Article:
August 31, 2022

Monkeypox Vaccine Remains in Short Supply; Virtual Town Hall Meeting for Latino Community to be Held on Monday, Sept. 12

Monkeypox Vaccine Remains in Short Supply; At-Risk Residents Encouraged to Pre-register for Vaccinations

There are currently more than 3,000 at-risk Montgomery County residents pre-registered for a monkeypox vaccination. The County is now following revised Federal and State guidance that is expected to make vaccinations available quicker to those on the pre-registration list than in the past. Vaccinations are currently recommended for those most at-risk of contracting it.

Anyone can get monkeypox. However, the majority of cases have occurred within the LGBTQ+ community. 

The County will transition from a two-dose subcutaneous (in the fat layer under the skin) regimen of JYNNEOS (given 28 days apart) to a smaller dose of JYNNEOS given intradermally (under the top layer of skin) in two doses. The regimen of doses also will be 28 days apart. With this new method, it is expected that the County will be able to offer vaccinations to those on the pre-registration list much faster. Updates will continue to be shared via social media.

As of earlier this week, Maryland had recorded more than 460 cases of monkeypox.

A virtual monkeypox town hall meeting for the Latino community will be held from 6-7:30 p.m. Monday, Sept. 12. The town hall will be streamed live on County Cable Montgomery and on Facebook.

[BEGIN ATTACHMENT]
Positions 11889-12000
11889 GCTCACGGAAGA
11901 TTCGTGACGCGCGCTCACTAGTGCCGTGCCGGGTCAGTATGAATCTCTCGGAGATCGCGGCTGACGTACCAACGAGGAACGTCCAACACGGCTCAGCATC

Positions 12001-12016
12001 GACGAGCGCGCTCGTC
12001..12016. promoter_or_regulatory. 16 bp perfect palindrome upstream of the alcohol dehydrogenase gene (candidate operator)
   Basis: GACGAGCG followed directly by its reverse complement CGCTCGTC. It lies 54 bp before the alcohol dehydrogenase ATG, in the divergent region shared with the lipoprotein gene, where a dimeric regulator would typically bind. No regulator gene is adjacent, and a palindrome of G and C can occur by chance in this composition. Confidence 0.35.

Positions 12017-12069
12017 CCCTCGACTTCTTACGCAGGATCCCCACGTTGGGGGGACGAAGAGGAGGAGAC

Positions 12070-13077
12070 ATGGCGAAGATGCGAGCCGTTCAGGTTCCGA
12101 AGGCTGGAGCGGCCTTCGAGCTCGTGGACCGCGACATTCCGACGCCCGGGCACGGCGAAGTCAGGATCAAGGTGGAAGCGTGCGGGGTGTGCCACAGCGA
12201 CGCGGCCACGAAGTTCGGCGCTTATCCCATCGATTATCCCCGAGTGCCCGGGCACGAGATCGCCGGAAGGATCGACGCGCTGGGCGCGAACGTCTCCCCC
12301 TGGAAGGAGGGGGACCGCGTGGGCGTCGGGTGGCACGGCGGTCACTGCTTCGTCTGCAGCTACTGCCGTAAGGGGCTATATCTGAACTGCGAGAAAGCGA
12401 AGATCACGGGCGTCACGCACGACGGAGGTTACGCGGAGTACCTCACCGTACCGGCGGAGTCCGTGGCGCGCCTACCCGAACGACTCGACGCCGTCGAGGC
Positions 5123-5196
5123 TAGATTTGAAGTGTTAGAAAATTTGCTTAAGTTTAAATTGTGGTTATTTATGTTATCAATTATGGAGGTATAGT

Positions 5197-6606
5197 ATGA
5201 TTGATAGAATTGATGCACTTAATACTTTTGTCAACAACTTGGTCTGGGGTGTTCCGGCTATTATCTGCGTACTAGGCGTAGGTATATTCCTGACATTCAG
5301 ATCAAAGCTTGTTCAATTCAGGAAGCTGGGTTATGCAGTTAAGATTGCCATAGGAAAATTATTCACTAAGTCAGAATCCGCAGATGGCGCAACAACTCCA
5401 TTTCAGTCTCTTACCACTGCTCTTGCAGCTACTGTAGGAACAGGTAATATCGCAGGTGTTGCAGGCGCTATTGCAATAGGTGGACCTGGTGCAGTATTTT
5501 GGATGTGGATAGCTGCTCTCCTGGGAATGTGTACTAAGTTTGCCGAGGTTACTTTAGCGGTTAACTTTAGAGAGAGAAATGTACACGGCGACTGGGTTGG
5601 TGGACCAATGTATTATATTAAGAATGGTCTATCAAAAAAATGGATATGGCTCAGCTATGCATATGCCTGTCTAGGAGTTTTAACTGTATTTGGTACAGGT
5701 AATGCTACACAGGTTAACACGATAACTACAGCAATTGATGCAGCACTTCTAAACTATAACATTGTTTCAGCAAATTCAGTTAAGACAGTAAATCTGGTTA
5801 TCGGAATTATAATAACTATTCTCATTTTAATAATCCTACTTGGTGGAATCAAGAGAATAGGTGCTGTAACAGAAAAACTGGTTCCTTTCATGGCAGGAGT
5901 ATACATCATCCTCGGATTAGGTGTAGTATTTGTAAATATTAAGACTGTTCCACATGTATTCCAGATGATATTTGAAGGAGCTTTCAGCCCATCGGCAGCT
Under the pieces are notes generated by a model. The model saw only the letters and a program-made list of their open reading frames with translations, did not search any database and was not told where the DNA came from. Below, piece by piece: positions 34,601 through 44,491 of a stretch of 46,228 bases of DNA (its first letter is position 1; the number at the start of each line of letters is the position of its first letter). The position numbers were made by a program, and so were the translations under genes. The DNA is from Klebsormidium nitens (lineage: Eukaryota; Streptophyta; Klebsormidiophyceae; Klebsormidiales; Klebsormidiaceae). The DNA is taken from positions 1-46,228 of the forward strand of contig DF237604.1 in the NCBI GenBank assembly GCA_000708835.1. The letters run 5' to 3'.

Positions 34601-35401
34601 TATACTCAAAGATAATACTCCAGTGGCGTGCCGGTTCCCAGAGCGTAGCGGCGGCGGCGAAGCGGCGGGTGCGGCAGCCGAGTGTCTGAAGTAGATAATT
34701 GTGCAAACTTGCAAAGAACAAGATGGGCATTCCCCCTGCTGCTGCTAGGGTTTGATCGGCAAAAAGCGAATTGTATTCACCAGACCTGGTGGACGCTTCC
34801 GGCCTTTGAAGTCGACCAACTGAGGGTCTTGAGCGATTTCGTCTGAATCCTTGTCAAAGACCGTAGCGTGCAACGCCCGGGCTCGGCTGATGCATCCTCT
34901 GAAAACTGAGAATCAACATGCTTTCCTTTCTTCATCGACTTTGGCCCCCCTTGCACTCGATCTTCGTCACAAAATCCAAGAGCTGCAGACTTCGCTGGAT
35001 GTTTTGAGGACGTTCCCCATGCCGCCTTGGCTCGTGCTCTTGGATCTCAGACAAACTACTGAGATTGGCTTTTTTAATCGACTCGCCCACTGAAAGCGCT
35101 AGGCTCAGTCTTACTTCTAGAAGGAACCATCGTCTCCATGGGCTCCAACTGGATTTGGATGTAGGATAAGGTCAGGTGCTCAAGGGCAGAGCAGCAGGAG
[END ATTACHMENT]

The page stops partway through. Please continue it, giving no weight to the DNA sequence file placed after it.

More information is available here.

Monkeypox is spread through: 
  • Direct contact with the infectious rash, scabs or body fluids. 
  • Respiratory secretions during prolonged, face-to-face contact or during intimate physical contact, such as kissing, cuddling or sex. 
  • Touching items that previously touched the infectious rash or body fluids (such as clothing or linens). 
  • Pregnant people can spread the virus to their fetus through the placenta. 
  • Infected animals. It is possible for people to get monkeypox from infected animals, either by being scratched or bitten by the animal or by preparing or eating meat or using products from an infected animal. 
From the time symptoms start until the rash has fully healed and a fresh layer of skin has formed. The illness typically lasts two-to-four weeks. 

People who do not have monkeypox symptoms cannot spread the virus to others. 

More information on monkeypox and a link to the vaccine pre-registration survey is available at